What is notional pooling?
Notional pooling is an arrangement whereby the bank offsets the corporate's balances to reduce the interest spread (the difference between credit and debit interest rates) charged by the bank. In order to achieve this, the bank needs to be able to report the net balance for regulatory capital purposes.
The offsetting of balances is strictly notional. No funds are physically transferred, and notional pooling results in bank balances. This has important operational and regulatory and tax benefits.
The bank's interest spread comprises of:
- The market spread between the bid and offer rates, for instance between LIBID and LIBOR
- Regulatory capital costs (both the amount of capital required by regulators for different balances -which costs more than debt funding) and funds that must be deposited with the central bank
- Equity funding costs (dividends to shareholder)
- Profit margin (to cover the bank's costs, etc)
The regulatory capital cost is material, so the savings from notional pooling can be substantial.
To achieve those savings, the bank must prove to regulators that they have an effective right of offset. Most regulators require a cross guarantee arrangement (whereby each participant in the notional pool is jointly and severally liable for the debit balances of the other participants up to the amount of their credit balances). Regulations may vary and some allow other methods, for example a pledge of cash.
In practice, to achieve an effective right of offset, all the accounts must be held with the same bank entity, in a single jurisdiction (i.e. under a single regulator's governance). Banks also require a sophisticated regulatory environment to offer notional pooling, so it is most commonly practiced in major treasury centre locations such as Singapore, Hong Kong, London, and various European centres. The Office of the Comptroller of the Currency (OCC) does not allow notional pooling so it is not practiced in the USA, though most large US banks offer notional pooling in their offshore branches and subsidiaries.
Notional pooling comes in many variants. The two primary distinctions are multi-currency and multi entity.
Multi-currency notional pooling allows offset between bank balances in different currencies. Single currency notional pooling still exists but it is becoming less commonly used. Multi-currency notional pooling provides treasurers with an extremely efficient way to manage multi-currency balances while reducing external costs, and operational risks and costs.
Multi-entity notional pooling allows offset between bank balances belonging to different legal entities. This is very efficient for treasurers because it avoids the operational risks and costs associated with intercompany loans or ZBA (daily accounting entries and processing withholding tax). It is the multi-entity aspect of notional pooling that gives rise to the regulatory requirement for a cross guarantee or pledge of cash. Single entity notional pools do not need such support structures because all the accounts in the notional pool belong to the same entity.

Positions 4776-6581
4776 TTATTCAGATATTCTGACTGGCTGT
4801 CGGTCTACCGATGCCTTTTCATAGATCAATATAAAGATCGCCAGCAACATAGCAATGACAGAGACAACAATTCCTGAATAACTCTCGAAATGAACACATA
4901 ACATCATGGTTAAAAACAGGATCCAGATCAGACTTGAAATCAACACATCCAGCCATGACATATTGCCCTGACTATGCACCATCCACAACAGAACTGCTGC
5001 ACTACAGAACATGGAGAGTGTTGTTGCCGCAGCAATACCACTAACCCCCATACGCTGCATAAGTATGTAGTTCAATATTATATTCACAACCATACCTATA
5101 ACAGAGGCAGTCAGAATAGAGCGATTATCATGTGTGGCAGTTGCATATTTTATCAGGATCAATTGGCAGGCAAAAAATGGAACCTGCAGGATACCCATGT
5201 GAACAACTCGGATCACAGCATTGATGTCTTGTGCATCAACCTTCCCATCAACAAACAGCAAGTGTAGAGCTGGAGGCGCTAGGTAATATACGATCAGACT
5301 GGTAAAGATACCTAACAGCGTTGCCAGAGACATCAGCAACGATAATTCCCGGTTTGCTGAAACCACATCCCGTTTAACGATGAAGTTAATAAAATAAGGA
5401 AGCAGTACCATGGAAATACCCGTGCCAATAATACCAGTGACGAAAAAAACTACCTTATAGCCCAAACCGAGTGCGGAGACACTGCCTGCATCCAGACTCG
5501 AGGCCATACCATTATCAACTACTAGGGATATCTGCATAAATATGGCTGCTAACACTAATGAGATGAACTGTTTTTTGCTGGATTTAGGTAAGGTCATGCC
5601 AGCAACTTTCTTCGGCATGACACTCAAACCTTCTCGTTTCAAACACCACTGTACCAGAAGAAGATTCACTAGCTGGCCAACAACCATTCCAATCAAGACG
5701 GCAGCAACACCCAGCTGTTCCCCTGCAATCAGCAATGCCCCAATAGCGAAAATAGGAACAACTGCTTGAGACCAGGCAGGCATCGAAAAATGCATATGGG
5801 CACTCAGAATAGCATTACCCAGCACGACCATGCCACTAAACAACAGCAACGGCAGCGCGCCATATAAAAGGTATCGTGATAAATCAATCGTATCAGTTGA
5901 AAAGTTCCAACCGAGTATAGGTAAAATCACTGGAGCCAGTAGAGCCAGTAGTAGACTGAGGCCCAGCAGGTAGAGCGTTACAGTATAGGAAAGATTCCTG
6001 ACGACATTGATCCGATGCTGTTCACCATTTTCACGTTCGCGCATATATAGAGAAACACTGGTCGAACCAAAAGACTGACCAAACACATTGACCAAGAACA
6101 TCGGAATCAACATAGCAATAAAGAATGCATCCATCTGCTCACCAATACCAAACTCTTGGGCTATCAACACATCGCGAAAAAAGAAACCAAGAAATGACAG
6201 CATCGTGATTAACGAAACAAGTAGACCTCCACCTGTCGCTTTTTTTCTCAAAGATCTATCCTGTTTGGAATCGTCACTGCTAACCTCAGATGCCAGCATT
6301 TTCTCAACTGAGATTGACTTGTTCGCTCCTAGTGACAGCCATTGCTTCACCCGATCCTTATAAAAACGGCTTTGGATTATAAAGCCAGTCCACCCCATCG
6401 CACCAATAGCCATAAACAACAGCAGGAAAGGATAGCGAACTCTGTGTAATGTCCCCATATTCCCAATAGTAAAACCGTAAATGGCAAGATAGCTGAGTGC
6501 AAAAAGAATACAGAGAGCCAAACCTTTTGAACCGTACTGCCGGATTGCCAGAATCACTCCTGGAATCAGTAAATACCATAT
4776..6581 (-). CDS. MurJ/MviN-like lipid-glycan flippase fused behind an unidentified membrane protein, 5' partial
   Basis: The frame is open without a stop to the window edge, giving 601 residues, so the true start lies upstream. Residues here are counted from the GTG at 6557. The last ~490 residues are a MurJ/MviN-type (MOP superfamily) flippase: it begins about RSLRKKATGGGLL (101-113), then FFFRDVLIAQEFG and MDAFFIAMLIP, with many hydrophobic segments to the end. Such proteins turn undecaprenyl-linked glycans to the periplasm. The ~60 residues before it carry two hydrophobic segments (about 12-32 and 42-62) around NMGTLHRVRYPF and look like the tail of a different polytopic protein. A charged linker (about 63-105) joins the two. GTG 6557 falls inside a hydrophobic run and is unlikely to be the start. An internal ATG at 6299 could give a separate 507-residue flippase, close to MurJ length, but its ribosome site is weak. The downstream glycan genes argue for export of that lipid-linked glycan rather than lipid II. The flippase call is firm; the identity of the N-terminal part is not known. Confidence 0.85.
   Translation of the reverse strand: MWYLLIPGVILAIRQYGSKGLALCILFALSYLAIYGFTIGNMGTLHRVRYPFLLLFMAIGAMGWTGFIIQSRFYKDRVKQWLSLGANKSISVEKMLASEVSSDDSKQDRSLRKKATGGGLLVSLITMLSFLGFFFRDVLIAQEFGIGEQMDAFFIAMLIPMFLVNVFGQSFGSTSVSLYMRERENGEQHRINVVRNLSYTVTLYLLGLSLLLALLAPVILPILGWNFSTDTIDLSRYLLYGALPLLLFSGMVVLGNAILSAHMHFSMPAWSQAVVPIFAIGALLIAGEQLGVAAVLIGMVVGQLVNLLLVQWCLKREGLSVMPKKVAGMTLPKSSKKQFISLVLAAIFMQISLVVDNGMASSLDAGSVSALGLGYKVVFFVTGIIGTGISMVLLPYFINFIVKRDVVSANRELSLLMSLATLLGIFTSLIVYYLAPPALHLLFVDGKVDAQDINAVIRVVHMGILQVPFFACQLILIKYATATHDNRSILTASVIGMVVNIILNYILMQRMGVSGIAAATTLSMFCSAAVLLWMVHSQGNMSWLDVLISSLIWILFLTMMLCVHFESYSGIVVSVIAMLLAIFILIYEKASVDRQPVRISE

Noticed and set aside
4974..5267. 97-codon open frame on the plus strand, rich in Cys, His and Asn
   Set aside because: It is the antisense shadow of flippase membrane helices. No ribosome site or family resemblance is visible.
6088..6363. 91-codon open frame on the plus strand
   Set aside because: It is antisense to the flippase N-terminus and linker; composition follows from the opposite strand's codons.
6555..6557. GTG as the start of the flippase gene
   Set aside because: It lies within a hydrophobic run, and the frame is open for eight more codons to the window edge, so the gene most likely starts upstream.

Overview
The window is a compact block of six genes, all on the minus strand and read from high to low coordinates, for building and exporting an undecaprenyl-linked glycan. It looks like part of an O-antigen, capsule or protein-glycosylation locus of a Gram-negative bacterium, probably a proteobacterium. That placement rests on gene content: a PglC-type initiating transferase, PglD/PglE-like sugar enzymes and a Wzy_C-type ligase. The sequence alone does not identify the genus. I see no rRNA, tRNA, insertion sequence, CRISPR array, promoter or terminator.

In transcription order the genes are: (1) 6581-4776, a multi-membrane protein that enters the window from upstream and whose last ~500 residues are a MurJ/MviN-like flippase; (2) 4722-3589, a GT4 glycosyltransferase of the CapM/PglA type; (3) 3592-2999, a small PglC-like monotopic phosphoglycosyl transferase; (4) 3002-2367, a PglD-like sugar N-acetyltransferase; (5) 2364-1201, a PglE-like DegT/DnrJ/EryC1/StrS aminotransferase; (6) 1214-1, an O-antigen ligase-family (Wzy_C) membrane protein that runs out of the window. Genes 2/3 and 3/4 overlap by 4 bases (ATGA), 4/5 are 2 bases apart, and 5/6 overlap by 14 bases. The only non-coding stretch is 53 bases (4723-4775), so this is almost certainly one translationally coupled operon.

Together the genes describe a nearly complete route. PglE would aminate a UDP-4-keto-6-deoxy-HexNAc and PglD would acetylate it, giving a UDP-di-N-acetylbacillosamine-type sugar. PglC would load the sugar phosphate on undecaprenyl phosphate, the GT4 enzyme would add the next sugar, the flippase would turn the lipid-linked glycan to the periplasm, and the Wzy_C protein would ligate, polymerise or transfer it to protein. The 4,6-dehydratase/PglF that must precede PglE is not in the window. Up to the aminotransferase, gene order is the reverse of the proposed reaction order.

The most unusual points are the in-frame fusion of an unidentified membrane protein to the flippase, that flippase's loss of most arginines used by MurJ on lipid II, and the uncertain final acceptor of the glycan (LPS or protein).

How does it works?
Multi-entity multi-currency notional pooling is the default solution used these days. However, lack of clarity about how Basel III may affect the regulatory capital required for multi-entity notional pooling has led to an increase in the use of single entity multi-currency notional pooling as an overlay for ZBA structures and IHBs.
Because notional pooling must occur in in a single bank location, and most corporates require operating accounts across multiple geographies and even banks, in practice notional pooling is mainly used as an overlay.
Operating accounts, often at different banks, are swept at close of business to accounts at the notional pooling in a single bank location. In multi-entity notional pooling, each entity has its own account in the notional pool, so funds are not co-mingled across legal entities.
Other alternatives include using notional pooling as an overlay for a ZBA structure and using notional pooling as an overlay for IHBs.
Because ZBA is only effective in a single currency, many corporates run one ZBA per currency and then overlay that with a single entity multi-currency notional pool.
The end result of IHB is one account per currency for the whole group. The IHB then faces the problem of managing the resulting currency balances. Since the required overnight FX swaps present external costs and operation risks and costs, many IHBs choose to overlay their different currency accounts with a single entity multi-currency notional pool.
Notional pooling compared
Notional pooling is a balance management tool. Notional pooling results in bank balances.